1 Corinthians 15:35-44
1 Corinthians 2:1-15
“Every stage of parenting is precious.”
My mom told me that when I had her first grandbaby.
What she didn’t tell me is that each stage of parenting is also progressively harder.
That’s right, mamas of toddlers, moms of pre-teen angst, and moms who are wiping away tears while planning senior graduations, it’s still going to get harder.
Because there is nothing.
Like launching adult children.
Sure, there are successes and wins and many “almost wins”, but there are those crazy shaky decisions when you want to grab their shoulders saying, “Why Are You Doing This?!”
The apostle Paul never married nor prepared adult children for the real world, but I think if we had shared coffee in a little café along the shores of the Mediterranean Sea, we would have had many of the same experiences and emotions.
Paul was a missionary who birthed new churches and “parented” new Jesus followers. The work was arduous and often, it didn’t seem worth it. He would spend months teaching and training, then move to the next town only to catch word the previous church had wandered away from truth.
Paul was combatting heresy after heresy in the Corinthian church as well as other churches he had birthed like those gathering in Colossae and Galatia.
Paul’s passion pervades his letters as he punctuates solid truth while tearing down nonsensical arguments. (2 Corinthians 10:3-5)
In his second letter to the church gathering in Corinth, Paul continues going toe-to-toe with false teaching and, like the dad of a young adult, provides warning after warning while his insides groan with the ache of knowing “his kids” are just “missing it”.
Note, however, the undergirding power source of Paul’s words; he isn’t in this parenting-a-fledgling-new-church thing alone.
“For although we live in the flesh,
we do not wage war according to the flesh,
since the weapons of our warfare are not of the flesh,
but are powerful through God
for the demolition of strongholds.
We demolish arguments and every proud thing
that is raised up against the knowledge of God,
and we take every thought captive to obey Christ.”
(2 Corinthians 10:3-5)
Paul’s words are inextricably tied to the power of God through Christ, who was raised from the dead, proving His power, divinity, and authority over all.
None surpasses the knowledge and power of God,
and He has made Himself both accessible through the sacrifice of Jesus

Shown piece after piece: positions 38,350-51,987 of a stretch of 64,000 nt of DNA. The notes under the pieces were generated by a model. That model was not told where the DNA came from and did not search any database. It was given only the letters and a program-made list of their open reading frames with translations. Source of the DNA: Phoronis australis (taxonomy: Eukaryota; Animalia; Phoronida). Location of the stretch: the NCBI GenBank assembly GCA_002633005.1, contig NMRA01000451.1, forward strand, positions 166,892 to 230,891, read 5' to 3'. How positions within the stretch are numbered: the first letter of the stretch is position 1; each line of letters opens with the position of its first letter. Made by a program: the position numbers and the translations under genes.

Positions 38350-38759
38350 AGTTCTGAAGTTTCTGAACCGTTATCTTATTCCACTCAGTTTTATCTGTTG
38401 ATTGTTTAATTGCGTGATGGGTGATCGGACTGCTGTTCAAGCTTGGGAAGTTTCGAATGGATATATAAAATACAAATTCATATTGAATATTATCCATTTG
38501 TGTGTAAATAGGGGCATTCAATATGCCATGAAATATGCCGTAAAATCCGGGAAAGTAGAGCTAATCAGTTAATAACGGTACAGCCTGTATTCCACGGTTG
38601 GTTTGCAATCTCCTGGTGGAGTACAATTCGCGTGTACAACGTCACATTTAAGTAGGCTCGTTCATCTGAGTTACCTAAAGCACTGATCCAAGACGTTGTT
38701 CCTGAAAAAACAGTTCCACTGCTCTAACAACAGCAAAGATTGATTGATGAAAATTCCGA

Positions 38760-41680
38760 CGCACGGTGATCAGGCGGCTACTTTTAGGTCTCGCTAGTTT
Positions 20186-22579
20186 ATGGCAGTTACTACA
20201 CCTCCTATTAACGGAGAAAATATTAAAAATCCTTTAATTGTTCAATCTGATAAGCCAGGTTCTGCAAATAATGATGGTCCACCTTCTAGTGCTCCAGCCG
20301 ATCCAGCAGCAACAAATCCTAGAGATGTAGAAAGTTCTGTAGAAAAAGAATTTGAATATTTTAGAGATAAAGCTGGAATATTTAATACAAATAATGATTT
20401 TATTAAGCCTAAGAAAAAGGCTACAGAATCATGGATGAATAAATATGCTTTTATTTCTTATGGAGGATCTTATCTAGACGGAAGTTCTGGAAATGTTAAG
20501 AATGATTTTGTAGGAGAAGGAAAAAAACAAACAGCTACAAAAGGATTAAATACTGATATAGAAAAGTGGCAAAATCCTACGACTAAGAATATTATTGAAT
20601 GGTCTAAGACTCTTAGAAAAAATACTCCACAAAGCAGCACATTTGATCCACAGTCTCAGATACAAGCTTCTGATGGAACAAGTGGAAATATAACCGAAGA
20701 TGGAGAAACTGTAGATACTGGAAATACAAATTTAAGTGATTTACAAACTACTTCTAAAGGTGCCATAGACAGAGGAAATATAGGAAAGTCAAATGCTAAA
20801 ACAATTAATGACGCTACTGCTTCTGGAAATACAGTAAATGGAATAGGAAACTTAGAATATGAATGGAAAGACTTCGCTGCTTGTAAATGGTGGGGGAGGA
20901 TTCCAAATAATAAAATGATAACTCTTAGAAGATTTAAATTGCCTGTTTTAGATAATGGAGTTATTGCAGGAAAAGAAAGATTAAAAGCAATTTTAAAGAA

and knowable through the indwelling of the Holy Spirit.
On the heels of painstakingly proving the resurrection of Christ, and God’s promise for our own resurrection, Paul fields questions on what this resurrection will be like.
I can imagine the new Christians gathering together, thinking about eternity and collectively wondering, “What about my body? Will I still have my freckles? Will I still be a mom? Will I be an angel? A spirit singing in a choir? Perhaps a chubby cherub on a cloud? Paul, tell us! What will eternity be like?!”
“But someone will ask, “How are the dead raised?
What kind of body will they have when they come?”
“You fool! […].”
(1 Corinthians 15:35-36)
Sounds like Paul is getting a little frustrated with his “spiritual children”! If we keep reading, however, we find his discourse points to the complete authority and wisdom of God. Read verses 35-49 to see how Paul uses the wisdom of God in creation to point to His infinite wisdom in preparing the life yet to come.
The issue wasn’t their query, it was the lens through which they questioned.
If you start with the premise that God isn’t strong enough to raise you from the dead, everything else will be out of alignment.
The problem wasn’t their questions.
The problem was their understanding of God.
There’s no need to worry about whether our bodies can be raised if you start with the knowledge that God raised His own Son from the grave. (Ephesians 1:20-21)
We need not fear boredom in Heaven or if our bodies will suit our new realm, for the Lord who crafted each molecule of our present reality (Colossians 1:16-17), will surely usher in a new Heaven and a new Earth where Death will have no dominion. (Revelation 22:1-5)
If you start with a poor understanding of God,
you end up with crazy ideas.
Like becoming chubby cherubs on clouds.
Perhaps, this tool Paul handed the Corinthians was meant for more than just calming queries about eternity. Maybe good theology and a right understanding of God and His character can color the other heavy things we carry around in life.
Perhaps we need to renew our minds, shifting our lens to see more clearly.
Wouldn’t you like to give that gift to your child, friend, spouse, or coworker?
Your Heavenly Father would, too, for you.
“Do not be conformed to this age, but be transformed by the renewing of your mind, so that you may discern what is the good, pleasing, and perfect will of God”.
Start being renewed by honestly bringing your questions, beliefs, and pre-conceived ideas to the Lord in prayer. Write a list, speak them out loud to God Himself, then open His Word and see what His authoritative Spirit will say as you decide to listen to His voice.
Let His Word grip your shoulders saying,
“Daughter, walk in my ways; I’ll show you what it’s like to know Me!”
Steadfast Day 10
Can We Pray With You?
Prayer is central to our ministry as believers in Jesus as we carry eachother’s burdens and intercede for one another. Our team is honored to share the work of praying alongside you!
This Week's Lock Screen
Authentically living out a life of worship to the God who rescued us from darkness requires accountability and intentionality. Join a GT POD and take the next step in your faith journey!